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First, I will mention I'm a biologist with a broad background and broad interests. And, I was really looking forward to reading this book. I was aware since I was a boy that, for a long time, nobody knew what Conodonts were. I was also aware that folks had recently found fossils of these little tooth-like elements with their surrounding soft tissue preserved. So, I was anticipating an engaging history about their first discovery, about the shifting views of what they were, and about the ultimate discovery of the animal. It took me forever to get the book from interlibrary loan since it's pretty new, and I was chomping at the bit to read it. I was gravely dissapointed. Fortunately, I didn't buy it. I have been fighting through it for the past 3 days and have gotten to page 100. I am giving up.
The primary reason is not its abstruseness. Conodonts aren't for everyone, I know. One would think that would be the point of this book. To make Conodonts available for everyone. And, I think another writer could have done it. I am certain another writer could have done better. Heck, I think Simon Knell could have done it, if he had let someone outside the field review it first. And if he had listened to them.
This should be a general rule of thumb for readers of science: unless the book is in your field, only read the ones written by journalists. Do not bother with the ones written by scientists. For example, "The Wollemi Pine" by James Woodford covers a similar topic--the discovery of a living fossil conifer in Australia. It's a terrific, engaging read. I read it in one sitting. Written by a journalist.
Instead, Knell quickly loses us by focusing on the people who did the work, and not the story. However, this too is not his main crime. I would be fine with it if the people were interesting and well-developed. The problem is he does not tell us who these people are, he only names them. So, if you thought Knell would obscure the story in a haze of scientific names, you'd be wrong. Knell does a pretty good job of keeping the names of Conodonts to a mininum. Instead, the reader becomes quickly lost in a blizzard of anonymous, forgotten Conodont specialists from the 19th and 20th centuries.
Here is an example (p. 101):
"Rhodes could also draw upon two decades of precedent to demonstrate that Sinclair's solution had been tried and had failed. The fact that Schmidt's 1934 application of the rules had been ignored by subsequent workers seemed to prove the point, though Rhodes made no attempt to eleborate why it had not succeeded. There were also other precedents for Rhode's own methods, most notably Brazilian Frederico Wldermar Lange's 1947 paper on worm teeth."
I promise, I did not have to search with difficulty for a passage like this. The entire book (so far as I am willing to discover) is like this. This just so happens to be the passage that I read last, right before I threw the book down.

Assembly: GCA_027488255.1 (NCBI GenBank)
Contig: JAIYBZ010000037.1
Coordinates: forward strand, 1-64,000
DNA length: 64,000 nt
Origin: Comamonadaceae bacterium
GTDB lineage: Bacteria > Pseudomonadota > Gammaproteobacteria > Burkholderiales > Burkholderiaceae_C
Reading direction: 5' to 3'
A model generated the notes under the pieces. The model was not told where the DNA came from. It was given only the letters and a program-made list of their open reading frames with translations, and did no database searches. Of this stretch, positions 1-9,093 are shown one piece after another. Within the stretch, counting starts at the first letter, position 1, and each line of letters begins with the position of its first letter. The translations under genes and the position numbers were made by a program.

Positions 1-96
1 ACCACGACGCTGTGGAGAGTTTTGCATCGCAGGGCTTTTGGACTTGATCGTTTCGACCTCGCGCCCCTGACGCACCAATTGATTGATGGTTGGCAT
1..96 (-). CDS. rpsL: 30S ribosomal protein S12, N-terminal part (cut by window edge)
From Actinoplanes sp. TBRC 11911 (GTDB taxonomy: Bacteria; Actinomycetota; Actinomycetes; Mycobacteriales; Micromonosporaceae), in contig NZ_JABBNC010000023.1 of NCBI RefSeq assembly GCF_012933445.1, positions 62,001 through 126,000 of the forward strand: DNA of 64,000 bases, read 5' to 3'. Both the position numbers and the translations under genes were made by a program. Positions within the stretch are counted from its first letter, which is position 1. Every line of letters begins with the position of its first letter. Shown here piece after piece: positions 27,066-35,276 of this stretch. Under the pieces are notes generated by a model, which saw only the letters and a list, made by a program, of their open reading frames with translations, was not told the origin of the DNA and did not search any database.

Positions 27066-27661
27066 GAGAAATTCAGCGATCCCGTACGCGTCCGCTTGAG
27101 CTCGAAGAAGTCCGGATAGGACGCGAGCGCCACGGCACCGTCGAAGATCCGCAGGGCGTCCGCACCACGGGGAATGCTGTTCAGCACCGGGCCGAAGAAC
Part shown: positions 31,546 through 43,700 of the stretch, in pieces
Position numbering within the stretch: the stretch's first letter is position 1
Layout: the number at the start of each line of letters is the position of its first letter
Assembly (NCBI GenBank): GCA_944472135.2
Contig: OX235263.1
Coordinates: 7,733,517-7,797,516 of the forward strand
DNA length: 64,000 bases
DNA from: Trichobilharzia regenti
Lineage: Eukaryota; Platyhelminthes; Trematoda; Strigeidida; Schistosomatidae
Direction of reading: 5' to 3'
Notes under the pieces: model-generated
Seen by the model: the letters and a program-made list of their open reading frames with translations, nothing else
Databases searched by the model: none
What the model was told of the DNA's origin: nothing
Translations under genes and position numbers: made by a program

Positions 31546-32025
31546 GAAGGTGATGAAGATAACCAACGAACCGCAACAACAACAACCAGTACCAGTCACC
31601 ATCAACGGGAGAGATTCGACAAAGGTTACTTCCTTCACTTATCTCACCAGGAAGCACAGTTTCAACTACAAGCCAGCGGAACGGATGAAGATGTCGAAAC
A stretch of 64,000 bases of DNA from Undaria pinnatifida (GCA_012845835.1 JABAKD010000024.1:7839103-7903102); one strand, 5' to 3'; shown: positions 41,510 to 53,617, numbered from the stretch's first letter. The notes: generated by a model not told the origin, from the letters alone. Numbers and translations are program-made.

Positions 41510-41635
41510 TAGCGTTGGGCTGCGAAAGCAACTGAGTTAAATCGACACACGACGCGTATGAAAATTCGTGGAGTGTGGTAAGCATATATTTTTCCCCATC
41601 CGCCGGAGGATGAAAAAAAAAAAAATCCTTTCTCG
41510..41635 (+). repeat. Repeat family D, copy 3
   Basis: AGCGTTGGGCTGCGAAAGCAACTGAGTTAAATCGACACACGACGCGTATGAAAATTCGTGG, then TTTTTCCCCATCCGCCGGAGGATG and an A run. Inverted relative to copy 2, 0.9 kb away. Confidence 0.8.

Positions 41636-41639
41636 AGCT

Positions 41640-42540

Who are these people? Who cares? As a museum historian, Knell dwells on these obscure authorities, but doesn't tell us anything else about them. He only names them, and then only briefly describes what they worked on. He doesn't develop them as characters, with the possible exception of Pander, who discovered Conodonts. By struggling, I could start to make out who was who in this very narrow field, but would then soon become swamped with more names of people who were once students of somebody. AND THESE PEOPLE ARE THE REAL SUBSTANCE OF THIS BOOK, AND WHAT THIS BOOK IS REALLY ABOUT.
It's like a military history, one of those horrible ones that are simply arcane lists of regiments and their commanders. But at least at some point you know there is going to be some bloodletting. And at least there is a known audience that loves those kind of histories. Unfortunately, my guess is there is only one person out there who will enjoy this book.
Indiana University Press shares some of the blame. They are marketing this book as one of those neat-o, gee-whiz tales of discovery, like Dava Sobel's "Longitude". It has a very nicely designed jacket and a title that lures you right in. But most readers will, like me, quickly realize that they have come to the wrong place for an engaging tale. I doubt that Knell himself had originally titled the book "The Great Fossil Enigma." Consider the title of one of his other books: "The Making of the Geological Society of London; the Culture of English Geology, 1815-1851." Sound interesting? Neither is his book about Conodonts.
I would have been spared 3 days of misery if they had given it an appropriate title ("A detailed history of the museum specalists who worked on Conodonts, from Pander to Faguliani, 1834-2010") and had it been printed in a more appropriate venue (The International Jounal of Conodont Museum Science, Vol. 32:1-413).
However, if you ARE a Conodont specialist, or a historian interested in Conodont specialists, you will know who these museum personages are, and you won't be confused and become lost amongst their names. You will remember the times you had with them, and you will know that they were giants in their field. You will love this book, because you are the one person who could. You are Simon Knell.